Mark my words, the impact of neuropsychology on the fields of teaching, assessment, and educational therapy are going to be HUGE. I only hope that I can continue to keep up with the times and ensure that Launch’s team is well-informed!



P.S. No, I never got back to the bit about ‘horse therapy.’ Just send me an email and I can tell you more about it. Really interesting stuff!

Launch Education Team

At Launch Education Group, we pride ourselves in our unique approach to academic tutoring and test preparation, which addresses learning at multiple levels. Ultimately, it is our goal to help students of all ages and ability levels to achieve their potential and develop independence. We believe we have done our job when our students no longer need our support. Follow us on Facebook.

  • Cynthia

    Thank you for writing this.It’s hard to know why kids have difficulties in school and this kind of testing/diagnosis could save a lot of time, heartache and money. p.s. equine therapy? for autism?

    • mattsteiner

      Thank you for reading, Cynthia. You always leave the most thoughtful comments. And you’re right – equine therapy! But not in the context of LDs or autism – more for folks who are trying to gain some serious insight into themselves. There’s something incredibly zen about horses (and handling them) that leads to a quiet kind of searching…or so I’m told. :)

  • Jordan

    This is an extremely fascinating topic, Matt. I think you bring up an important subject which is that there is no blanket diagnosis when it comes to why a child does or doesn’t learn. Great article.

    • mattsteiner

      Awww – thanks so much, Jordan. That’s exactly what I want people to see. Learning difficulties are multiple, but so are their origins and their paths toward remediation. Neuropsychology can helps us take the ‘road less traveled’ when it comes to identifying the best kinds of intervention.

  • http://twitter.com/CarpoolGoddess Carpool Goddess

    Great information for anyone who is seeking help and answers for their children. Thanks for sharing.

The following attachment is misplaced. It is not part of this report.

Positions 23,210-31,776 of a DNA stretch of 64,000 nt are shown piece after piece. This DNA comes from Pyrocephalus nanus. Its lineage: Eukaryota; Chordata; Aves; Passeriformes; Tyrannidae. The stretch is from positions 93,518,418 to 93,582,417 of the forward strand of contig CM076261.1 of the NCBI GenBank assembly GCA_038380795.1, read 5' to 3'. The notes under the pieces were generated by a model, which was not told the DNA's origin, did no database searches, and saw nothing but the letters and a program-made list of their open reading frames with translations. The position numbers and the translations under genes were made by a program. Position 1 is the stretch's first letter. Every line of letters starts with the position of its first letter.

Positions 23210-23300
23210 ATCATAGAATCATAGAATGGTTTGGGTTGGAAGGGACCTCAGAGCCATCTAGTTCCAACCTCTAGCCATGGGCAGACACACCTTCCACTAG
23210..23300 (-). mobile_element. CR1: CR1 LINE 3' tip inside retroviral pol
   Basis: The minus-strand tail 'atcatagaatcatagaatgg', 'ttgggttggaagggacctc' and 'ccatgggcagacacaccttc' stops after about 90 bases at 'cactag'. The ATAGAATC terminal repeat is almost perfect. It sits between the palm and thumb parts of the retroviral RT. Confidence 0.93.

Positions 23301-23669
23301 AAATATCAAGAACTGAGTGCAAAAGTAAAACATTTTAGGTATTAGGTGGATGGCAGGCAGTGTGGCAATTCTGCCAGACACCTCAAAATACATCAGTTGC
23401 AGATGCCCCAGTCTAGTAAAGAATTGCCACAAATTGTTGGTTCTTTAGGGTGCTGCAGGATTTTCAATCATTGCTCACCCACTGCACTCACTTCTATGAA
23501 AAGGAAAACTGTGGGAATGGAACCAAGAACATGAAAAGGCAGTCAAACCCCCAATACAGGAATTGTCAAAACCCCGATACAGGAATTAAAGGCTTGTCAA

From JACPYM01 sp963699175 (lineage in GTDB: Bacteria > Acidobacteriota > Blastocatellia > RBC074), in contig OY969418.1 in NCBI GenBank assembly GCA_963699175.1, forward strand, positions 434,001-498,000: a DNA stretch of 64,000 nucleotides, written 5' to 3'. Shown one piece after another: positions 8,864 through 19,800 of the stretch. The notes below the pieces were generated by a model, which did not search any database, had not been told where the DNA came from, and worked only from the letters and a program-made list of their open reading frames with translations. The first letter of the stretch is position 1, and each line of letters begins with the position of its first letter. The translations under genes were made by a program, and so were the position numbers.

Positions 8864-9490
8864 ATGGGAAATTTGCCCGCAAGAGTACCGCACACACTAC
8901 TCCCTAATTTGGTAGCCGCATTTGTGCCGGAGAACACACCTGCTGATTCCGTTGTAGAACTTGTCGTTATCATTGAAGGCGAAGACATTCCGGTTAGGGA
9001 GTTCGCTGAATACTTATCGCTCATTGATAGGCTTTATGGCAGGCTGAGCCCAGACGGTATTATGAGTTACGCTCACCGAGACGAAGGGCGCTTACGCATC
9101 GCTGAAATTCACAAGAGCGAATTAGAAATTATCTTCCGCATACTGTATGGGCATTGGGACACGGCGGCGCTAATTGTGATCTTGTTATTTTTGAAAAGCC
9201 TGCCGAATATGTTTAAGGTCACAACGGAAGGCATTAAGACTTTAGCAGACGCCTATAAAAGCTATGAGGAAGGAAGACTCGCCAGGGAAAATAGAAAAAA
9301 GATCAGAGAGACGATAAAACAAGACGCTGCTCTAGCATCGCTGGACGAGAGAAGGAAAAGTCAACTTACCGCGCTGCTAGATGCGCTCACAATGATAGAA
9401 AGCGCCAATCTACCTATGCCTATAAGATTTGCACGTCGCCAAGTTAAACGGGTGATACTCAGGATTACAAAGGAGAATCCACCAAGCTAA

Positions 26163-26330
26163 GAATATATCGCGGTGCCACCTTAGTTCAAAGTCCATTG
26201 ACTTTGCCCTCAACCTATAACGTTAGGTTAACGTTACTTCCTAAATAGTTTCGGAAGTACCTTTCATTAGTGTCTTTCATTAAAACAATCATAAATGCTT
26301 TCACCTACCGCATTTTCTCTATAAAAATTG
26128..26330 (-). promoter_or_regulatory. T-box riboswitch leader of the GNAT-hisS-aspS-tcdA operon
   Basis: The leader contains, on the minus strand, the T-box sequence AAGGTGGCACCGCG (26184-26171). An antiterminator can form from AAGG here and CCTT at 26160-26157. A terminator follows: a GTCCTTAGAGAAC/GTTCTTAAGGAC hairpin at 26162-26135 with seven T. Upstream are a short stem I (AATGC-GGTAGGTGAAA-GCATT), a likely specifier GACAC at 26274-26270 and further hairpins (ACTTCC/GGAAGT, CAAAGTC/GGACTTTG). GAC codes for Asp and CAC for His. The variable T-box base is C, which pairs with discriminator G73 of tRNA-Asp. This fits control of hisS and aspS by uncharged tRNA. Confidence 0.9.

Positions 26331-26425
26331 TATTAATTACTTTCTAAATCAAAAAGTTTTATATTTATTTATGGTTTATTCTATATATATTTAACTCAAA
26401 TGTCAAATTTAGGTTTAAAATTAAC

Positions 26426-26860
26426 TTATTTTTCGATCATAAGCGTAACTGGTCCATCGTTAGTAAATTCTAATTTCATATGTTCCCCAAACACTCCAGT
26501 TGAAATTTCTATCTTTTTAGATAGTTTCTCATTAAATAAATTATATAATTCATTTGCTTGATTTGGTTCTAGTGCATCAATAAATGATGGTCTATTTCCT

• mattsteiner

      You’re very welcome Mrs. Goddess. ;) I so appreciate your support!

  • http://www.facebook.com/rowe.kaple Rowe Kaple

    Matt, you really want to read: http://www.scirp.org/Journal/PaperInformation.aspx?paperID=16774

    and then see the tests that have been developed to help identify RPS in younger children:

    RPS Testing Guide


    RPS EXAM Kit


    RPS/WLD Remediation Guide


    • mattsteiner

      This is INCREDIBLY helpful, Rowe! How did you find the blog? You obviously know your stuff! So glad that you sent me the links.

  • http://twitter.com/TheTwinCoach Gina Osher

    You’ve hit on one of my favorite subjects, Matt: Brain development! This really is fascinating how they are using it to figure out learning differences. And I agree…you are right that all aspects of neuroscience are going to be huge in the coming years. Thank you for this article. I am definitely sharing!

    • mattsteiner

      YAY! Thanks, Gina!!!! Glad to have another neuropsych buff in the ‘mom group.’ I always adore your insights – please let me know about any posts that you write re: neuropsych or brain development.

  • http://twitter.com/katiefhurley Katie Hurley

    Really well written and great info, Matt. I’ve referred many LD clients for Neuropsych testing over the years – always very helpful in painting the whole picture.

    • mattsteiner

      Hey Katie – I’m always looking for neuropsychs in the South Bay. Please let me know!

  • Christina Simon

    Very interesting and informative!

    • mattsteiner

      Thank you for reading, Christina. I’m glad you found my post helpful!

  • jessica bern

    Ok, dumb question, is this something we, as parents, pay for or does the school system offer the assessment?

    • mattsteiner

      Not a dumb question at all, Jess. Technically, your school district is supposed to provide the assessment for free if you have ‘reasonable cause’ to obtain it (i.e. your child has poor academic performance, noticeable delays in learning, etc.). It’s also helpful to have recommendations from a teacher, therapist, or doctor who may identify symptoms of learning differences or psychological issues that affect achievement (i.e. anxiety, depression, OCD, ADHD, etc.).

      However, the assessment that you receive from the district may not have the same level of detail that you would receive from a private professional – a neuropsychologist, educational psychologist, educational therapist, etc. You may not get as much information regarding neurological issues, and thus, the interventions you are prescribed may not be as effective.

      Still, the assessment that you receive from the district is better than no assessment at all. Let me know if you have more questions!

  • stacy hughes

    Have you seen NILD education therapies? Rhythmic Writing and such. I think they would be good therapies for specific issues, and they have focused for many years on the link between the brain and learning issues. However, it is very general in scope and is not specific to the child’s needs, unless they have changed in the last few years. However, they did spark in me an interest in mind, brain and education. I’m dying to pursue my studies in this area, but have to get a few of my own kids through college first!

    • mattsteiner

      Just saw this, Stacy! Sorry for the delay! I haven’t seen NILD education therapies but will totally do some research on them.

      Get your kids through college, and we can chat neuropsych in greater depth! :)